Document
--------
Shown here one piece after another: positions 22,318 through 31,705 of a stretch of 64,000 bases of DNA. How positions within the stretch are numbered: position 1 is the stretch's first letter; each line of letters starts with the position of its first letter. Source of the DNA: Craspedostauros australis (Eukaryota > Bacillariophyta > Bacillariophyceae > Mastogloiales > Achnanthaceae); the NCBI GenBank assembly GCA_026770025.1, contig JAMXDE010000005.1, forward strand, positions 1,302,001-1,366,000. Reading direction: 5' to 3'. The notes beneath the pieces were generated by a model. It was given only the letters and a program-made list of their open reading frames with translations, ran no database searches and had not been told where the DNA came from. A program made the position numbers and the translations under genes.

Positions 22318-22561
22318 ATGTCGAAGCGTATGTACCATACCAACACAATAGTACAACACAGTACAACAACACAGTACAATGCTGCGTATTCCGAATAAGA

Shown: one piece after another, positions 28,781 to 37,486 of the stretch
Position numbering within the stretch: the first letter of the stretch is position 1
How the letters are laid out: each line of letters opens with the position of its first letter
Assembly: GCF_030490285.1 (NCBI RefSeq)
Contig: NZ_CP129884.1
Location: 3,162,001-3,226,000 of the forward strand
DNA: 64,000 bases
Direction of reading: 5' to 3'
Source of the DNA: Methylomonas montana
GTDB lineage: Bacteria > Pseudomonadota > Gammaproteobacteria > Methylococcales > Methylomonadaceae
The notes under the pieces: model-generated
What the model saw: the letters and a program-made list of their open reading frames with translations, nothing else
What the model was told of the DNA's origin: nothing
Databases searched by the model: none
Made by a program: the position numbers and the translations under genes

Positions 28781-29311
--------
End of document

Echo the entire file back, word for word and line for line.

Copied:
Shown here one piece after another: positions 22,318 through 31,705 of a stretch of 64,000 bases of DNA. How positions within the stretch are numbered: position 1 is the stretch's first letter; each line of letters starts with the position of its first letter. Source of the DNA: Craspedostauros australis (Eukaryota > Bacillariophyta > Bacillariophyceae > Mastogloiales > Achnanthaceae); the NCBI GenBank assembly GCA_026770025.1, contig JAMXDE010000005.1, forward strand, positions 1,302,001-1,366,000. Reading direction: 5' to 3'. The notes beneath the pieces were generated by a model. It was given only the letters and a program-made list of their open reading frames with translations, ran no database searches and had not been told where the DNA came from. A program made the position numbers and the translations under genes.

Positions 22318-22561
22318 ATGTCGAAGCGTATGTACCATACCAACACAATAGTACAACACAGTACAACAACACAGTACAATGCTGCGTATTCCGAATAAGA

Shown: one piece after another, positions 28,781 to 37,486 of the stretch
Position numbering within the stretch: the first letter of the stretch is position 1
How the letters are laid out: each line of letters opens with the position of its first letter
Assembly: GCF_030490285.1 (NCBI RefSeq)
Contig: NZ_CP129884.1
Location: 3,162,001-3,226,000 of the forward strand
DNA: 64,000 bases
Direction of reading: 5' to 3'
Source of the DNA: Methylomonas montana
GTDB lineage: Bacteria > Pseudomonadota > Gammaproteobacteria > Methylococcales > Methylomonadaceae
The notes under the pieces: model-generated
What the model saw: the letters and a program-made list of their open reading frames with translations, nothing else
What the model was told of the DNA's origin: nothing
Databases searched by the model: none
Made by a program: the position numbers and the translations under genes

Positions 28781-29311